“Desperate Housewives” did a decent job of setting up a new status quo. I particularly enjoyed seeing flashes of the old “Sports Night”-style super-competent Felicity Huffman multitasking. However, I fear that before long, it will be back to the old klutzy Susan and scheming Gabrielle overshadowing the revitalized Lynette. I also don’t quite know what will happen with the widowed Bree, who last season was my favorite DH. Rex’s death deprived the show of a good, albeit strange, relationship, different enough from Lynette’s more normal marriage and Gabrielle’s broken one. And just what did happen to Paul in the desert?

September 23, 2005

All Together Now: Rann-Thanagar War #s 1-5

Filed under: crisis — Tom Bondurant @ 4:40 pm
At long last, I’m down to Rann-Thanagar War (written by Dave Gibbons, pencilled by Ivan Reis and others, inked by Marc Campos and others). The slog through these miniseries was more difficult than I expected, and I can only hope it pays off in Infinite Crisis, if not in the various issues #6. Thankfully, RTW seems to be the most straightforward of the lead-ins, overlaying interplanetary war with the resurrection of an evil Thanagarian cult leader whose followers instigated the fighting.

As with the other miniseries, the events of RTW were themselves set up elsewhere; namely, in the excellent Adam Strange miniseries by Andy Diggle and Pasqual Ferry. However, RTW stands on its own, thanks to Adam Strange’s opening scenes of exposition with Hawkman and Hawkgirl. Basically, the planet Thanagar has fallen into a lower orbit around its sun, putting all its life-forms in danger of being burned up. Strange and his armies from Rann evacuated many of Thanagar’s people to Rann, but the two planets were never chummy to begin with and fighting began almost immediately. The presence of the Onimar Synn death-cult didn’t help any either. Thus, Strange teleports to Earth to fetch Hawkman and Hawkgirl, hoping they can help calm everyone down.

Unfortunately, though, the situation has only gotten worse, and Thanagarian hordes have spread to other planets. Soon, planetary leaders like Prince Gavyn (assisted by Tigorr of the Omega Men) and Queen Komand’r join up with the Rannians, and it becomes clear that the Synnites still want Zeta-beam devices so they can spread their evil across the galaxy. Meanwhile, as if all that weren’t enough, Green Lanterns Kyle Rayner and Kilowog run afoul of Synn’s followers while on an apparently unrelated mission. They meet up with Captain Comet, who eventually finds his way to Strange and the Hawks, but the GLs still haven’t interacted with anyone else.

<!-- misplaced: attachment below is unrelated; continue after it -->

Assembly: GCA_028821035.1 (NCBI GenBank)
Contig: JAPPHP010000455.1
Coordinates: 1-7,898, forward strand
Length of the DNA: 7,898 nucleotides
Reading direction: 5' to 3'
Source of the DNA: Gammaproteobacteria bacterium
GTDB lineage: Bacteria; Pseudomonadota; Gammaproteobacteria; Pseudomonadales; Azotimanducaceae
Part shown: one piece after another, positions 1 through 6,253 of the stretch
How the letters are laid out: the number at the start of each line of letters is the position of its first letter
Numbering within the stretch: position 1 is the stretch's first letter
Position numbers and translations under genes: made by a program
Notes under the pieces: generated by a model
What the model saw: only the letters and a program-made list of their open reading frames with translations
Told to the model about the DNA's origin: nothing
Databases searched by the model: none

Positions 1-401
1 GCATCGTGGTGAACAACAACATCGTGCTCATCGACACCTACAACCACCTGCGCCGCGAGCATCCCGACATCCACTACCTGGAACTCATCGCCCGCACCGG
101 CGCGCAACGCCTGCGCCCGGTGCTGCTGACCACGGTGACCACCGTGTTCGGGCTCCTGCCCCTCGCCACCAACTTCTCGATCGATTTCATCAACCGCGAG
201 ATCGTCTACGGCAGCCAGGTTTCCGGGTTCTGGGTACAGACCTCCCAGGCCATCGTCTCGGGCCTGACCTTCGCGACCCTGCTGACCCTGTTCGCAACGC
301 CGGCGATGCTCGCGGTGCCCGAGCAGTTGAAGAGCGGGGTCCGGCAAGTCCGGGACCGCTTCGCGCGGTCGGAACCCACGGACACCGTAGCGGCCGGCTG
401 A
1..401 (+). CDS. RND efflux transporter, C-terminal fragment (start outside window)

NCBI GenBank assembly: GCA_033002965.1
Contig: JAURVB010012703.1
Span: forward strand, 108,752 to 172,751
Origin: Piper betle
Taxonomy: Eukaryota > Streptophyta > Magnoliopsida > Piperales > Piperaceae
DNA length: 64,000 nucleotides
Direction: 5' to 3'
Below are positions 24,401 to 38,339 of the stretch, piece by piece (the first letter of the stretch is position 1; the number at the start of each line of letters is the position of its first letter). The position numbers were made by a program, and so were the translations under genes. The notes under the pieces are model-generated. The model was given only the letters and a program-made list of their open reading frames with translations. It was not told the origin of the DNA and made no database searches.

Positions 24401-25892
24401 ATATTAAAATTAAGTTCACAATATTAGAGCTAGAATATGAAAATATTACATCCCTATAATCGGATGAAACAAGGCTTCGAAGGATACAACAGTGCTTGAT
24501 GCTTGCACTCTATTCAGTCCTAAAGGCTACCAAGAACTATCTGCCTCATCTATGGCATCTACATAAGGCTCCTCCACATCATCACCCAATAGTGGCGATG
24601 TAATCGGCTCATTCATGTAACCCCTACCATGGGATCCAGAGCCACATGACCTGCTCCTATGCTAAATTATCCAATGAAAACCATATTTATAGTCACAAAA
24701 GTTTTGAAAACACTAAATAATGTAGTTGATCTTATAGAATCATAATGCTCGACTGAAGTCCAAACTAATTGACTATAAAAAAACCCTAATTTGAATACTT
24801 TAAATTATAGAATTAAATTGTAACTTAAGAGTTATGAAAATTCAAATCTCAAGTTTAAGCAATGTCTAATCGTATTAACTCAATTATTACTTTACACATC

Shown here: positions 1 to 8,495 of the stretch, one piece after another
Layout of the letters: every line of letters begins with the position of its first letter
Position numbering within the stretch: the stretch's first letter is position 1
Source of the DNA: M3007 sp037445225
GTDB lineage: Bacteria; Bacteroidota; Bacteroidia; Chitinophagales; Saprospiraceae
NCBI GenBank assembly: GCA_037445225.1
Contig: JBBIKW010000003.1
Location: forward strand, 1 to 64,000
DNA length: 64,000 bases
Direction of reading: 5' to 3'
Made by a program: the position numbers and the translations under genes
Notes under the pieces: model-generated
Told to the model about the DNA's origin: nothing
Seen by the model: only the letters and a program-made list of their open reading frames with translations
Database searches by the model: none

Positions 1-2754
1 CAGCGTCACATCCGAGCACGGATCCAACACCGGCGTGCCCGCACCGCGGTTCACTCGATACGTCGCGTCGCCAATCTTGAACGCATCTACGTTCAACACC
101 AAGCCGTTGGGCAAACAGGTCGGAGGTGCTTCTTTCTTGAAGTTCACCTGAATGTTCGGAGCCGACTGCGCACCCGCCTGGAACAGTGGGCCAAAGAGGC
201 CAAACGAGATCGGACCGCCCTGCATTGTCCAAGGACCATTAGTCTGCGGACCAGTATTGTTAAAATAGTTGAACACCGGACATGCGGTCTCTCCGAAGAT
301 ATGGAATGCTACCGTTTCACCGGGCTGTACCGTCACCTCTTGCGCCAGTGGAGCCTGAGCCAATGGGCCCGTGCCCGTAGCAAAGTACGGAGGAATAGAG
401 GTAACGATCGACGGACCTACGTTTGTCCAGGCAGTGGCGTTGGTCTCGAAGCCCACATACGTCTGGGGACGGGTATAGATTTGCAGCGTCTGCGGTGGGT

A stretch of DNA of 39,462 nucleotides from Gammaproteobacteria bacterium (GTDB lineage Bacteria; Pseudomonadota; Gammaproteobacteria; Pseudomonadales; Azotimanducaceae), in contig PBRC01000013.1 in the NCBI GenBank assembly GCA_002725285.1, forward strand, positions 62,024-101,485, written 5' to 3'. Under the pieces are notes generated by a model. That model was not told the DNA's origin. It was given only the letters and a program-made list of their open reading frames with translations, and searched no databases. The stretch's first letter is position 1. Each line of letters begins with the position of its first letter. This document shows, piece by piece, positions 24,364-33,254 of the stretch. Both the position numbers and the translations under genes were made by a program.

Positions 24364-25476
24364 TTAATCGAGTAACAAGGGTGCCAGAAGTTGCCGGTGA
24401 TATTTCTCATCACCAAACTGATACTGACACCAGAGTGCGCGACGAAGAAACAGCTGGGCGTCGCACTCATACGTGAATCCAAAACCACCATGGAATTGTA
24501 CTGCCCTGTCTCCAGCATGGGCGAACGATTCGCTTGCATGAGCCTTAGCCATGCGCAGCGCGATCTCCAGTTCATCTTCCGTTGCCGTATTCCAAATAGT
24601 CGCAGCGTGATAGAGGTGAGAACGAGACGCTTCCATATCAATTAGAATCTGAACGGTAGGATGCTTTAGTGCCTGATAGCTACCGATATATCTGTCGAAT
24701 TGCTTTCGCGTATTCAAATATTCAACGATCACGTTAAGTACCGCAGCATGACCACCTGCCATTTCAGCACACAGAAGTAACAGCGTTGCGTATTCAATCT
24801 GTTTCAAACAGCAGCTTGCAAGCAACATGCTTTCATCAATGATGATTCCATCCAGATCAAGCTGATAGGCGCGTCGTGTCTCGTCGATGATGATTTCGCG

Those are a lot of characters fighting on a lot of fronts, and for the most part Gibbons manages to keep everything orderly. It helps that the plot isn’t too complicated — just Rann and its allies fighting Thanagar and, eventually, the resurrected Onimar Synn himself. The problem is, Reis and Campos’ art is very busy. It tries hard to convey an epic scope, with thousands of soldiers exchanging laser fire in various sci-fi cityscapes, but it ends up being cluttered. The colors don’t help much either. The battlefields are lit by fire and explosions, and so take on an orange hue that overwhelms characters and backgrounds alike. Even the characters themselves blend into the armies at times, especially Adam Strange, whose outfit has only minor differences from every other Rannian soldier. At least the Hawks from Earth are distinct.

Still, on the whole I like RTW. I only know interstellar DC politics second-hand, but Gibbons has been good at using dialogue to convey backstory without it sounding like exposition. Characterization suffers a little, although there’s not much room for character moments when everyone is flying around, yelling, and shooting most of the time. Gibbons does have Kyle and Kilowog terraform the post-apocalyptic surface of Thanagar; and he also gives Hawkman and Hawkwoman a tender farewell. Even the hoary old “fake prisoner infiltration” scene gets a bit of a twist.

The resolution of this miniseries apparently depends on subduing the giant monster Onimar Synn has become, but I doubt the story will end there. For one thing, even without Synn, his followers must still be defeated. There is also the possibility that this miniseries will end on a cliffhanger, and Synn will be around to cause trouble in Infinite Crisis. I threw a hissyfit the other day over Day of Vengeance‘s ending, but this miniseries’ conclusion probably won’t provoke me as much. RTW never felt bloated or decompressed — if anything, it felt like it was trying to move too fast and cover too much ground.

One last thing which occurred to me this morning: what exactly is Hawkman’s pre-InfC timeline? He’s in JLA arguing for more mindwiping, he’s in RTW, and isn’t he supposed to be dead in his own book? Surely someone out there in Internet-land has the answer.

September 21, 2005

New comics 9/14/05 and 9/21/05

At the risk of sounding like the stereotypical frothing-at-the-mouth angry superhero fan, I have to get this off my chest: